Charities braced for massive cuts in state funding
The leader of Northern Ireland’s voluntary sector has issued a stark warning over the future of charities after a report warned of multi-million pound cuts.
Seamus McAleavey said some charities could be “damaged beyond repair”, with many losing 25% of their funding as grant cuts already introduced in England reach Northern Ireland.
Yesterday, the National Council for Voluntary Organisations (NCVO) said charities across the United Kingdom were facing cuts totalling nearly £3bn over the coming five years from Government spending reductions.
It used figures on the Government’s spending plans produced by the Office for Budget Responsibility to calculate what they believe is the first authoritative figure for the impact of the austerity programme on charities.
Included in its report was a £7.9m reduction in spending on the voluntary sector via the Northern Ireland Office.
Mr McAleavey, chief executive of the Northern Ireland Council for Voluntary Action, said: “I think that is quite a conservative estimate.
“It’s pretty serious – we don’t want charities to be damaged beyond repair.”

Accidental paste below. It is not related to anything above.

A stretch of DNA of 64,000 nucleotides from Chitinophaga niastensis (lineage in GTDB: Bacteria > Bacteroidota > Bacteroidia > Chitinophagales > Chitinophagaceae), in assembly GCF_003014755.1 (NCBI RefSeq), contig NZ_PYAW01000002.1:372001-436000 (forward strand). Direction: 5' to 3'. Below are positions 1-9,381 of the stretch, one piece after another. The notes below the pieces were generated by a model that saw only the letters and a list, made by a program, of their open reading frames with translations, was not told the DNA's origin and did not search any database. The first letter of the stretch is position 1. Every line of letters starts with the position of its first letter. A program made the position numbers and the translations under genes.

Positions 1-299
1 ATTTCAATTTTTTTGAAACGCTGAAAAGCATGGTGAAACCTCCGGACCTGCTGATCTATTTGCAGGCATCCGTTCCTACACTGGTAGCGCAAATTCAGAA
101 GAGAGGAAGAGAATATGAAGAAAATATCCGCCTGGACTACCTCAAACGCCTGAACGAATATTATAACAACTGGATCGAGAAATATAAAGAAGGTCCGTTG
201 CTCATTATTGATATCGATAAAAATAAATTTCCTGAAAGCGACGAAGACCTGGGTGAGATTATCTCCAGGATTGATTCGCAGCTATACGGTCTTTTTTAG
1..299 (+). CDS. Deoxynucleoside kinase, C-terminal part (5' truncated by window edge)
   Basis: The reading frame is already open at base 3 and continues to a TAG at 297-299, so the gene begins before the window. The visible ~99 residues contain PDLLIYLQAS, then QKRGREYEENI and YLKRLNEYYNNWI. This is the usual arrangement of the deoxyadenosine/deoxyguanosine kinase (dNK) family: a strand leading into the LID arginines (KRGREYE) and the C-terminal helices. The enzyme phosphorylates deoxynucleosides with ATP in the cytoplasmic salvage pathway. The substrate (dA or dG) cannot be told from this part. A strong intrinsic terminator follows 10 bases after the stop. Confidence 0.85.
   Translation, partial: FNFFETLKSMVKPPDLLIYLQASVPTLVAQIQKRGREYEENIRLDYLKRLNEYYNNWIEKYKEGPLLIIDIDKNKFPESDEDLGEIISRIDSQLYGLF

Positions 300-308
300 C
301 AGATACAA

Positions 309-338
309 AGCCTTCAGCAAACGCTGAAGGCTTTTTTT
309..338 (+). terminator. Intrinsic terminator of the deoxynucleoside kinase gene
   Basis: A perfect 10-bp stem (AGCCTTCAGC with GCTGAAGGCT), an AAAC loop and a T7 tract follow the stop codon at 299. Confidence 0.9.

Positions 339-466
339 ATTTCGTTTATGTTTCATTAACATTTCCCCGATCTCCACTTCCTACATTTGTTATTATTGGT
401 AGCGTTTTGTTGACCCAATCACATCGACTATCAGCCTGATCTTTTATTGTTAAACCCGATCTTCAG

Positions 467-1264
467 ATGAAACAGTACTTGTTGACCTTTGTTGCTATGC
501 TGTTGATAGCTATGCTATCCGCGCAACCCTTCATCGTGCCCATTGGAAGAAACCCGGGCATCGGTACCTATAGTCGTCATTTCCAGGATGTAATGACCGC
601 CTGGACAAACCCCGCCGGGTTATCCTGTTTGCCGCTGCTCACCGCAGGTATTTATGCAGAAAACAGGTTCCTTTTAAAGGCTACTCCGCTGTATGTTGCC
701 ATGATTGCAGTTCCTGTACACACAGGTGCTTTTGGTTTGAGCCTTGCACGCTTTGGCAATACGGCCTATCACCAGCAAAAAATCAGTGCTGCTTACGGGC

Public sector support for the broad charity sector in Northern Ireland is worth about £260m every year and 44% of voluntary sector support comes from the Government, with 30% coming from public donations.
The Government acted immediately on grant cuts after the 2010 General Election, with local authorities in England quickly following. Many councils passed cuts to so-called area-based grants directly onto charities that had been providing services in areas including mental health, youth work and social care.
Following this year’s Stormont elections, Mr McAleavey predicted a similar process here.
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The NCVO report found that the voluntary sector would lose around £911m a year in public funding by 2015/16, with a cumulative loss of £2.8bn over the five years 2011-16. Karl Wilding, its head of policy and research, said: “Putting an authoritative figure on the extent of the cuts to date has been like trying to pin jelly to the wall.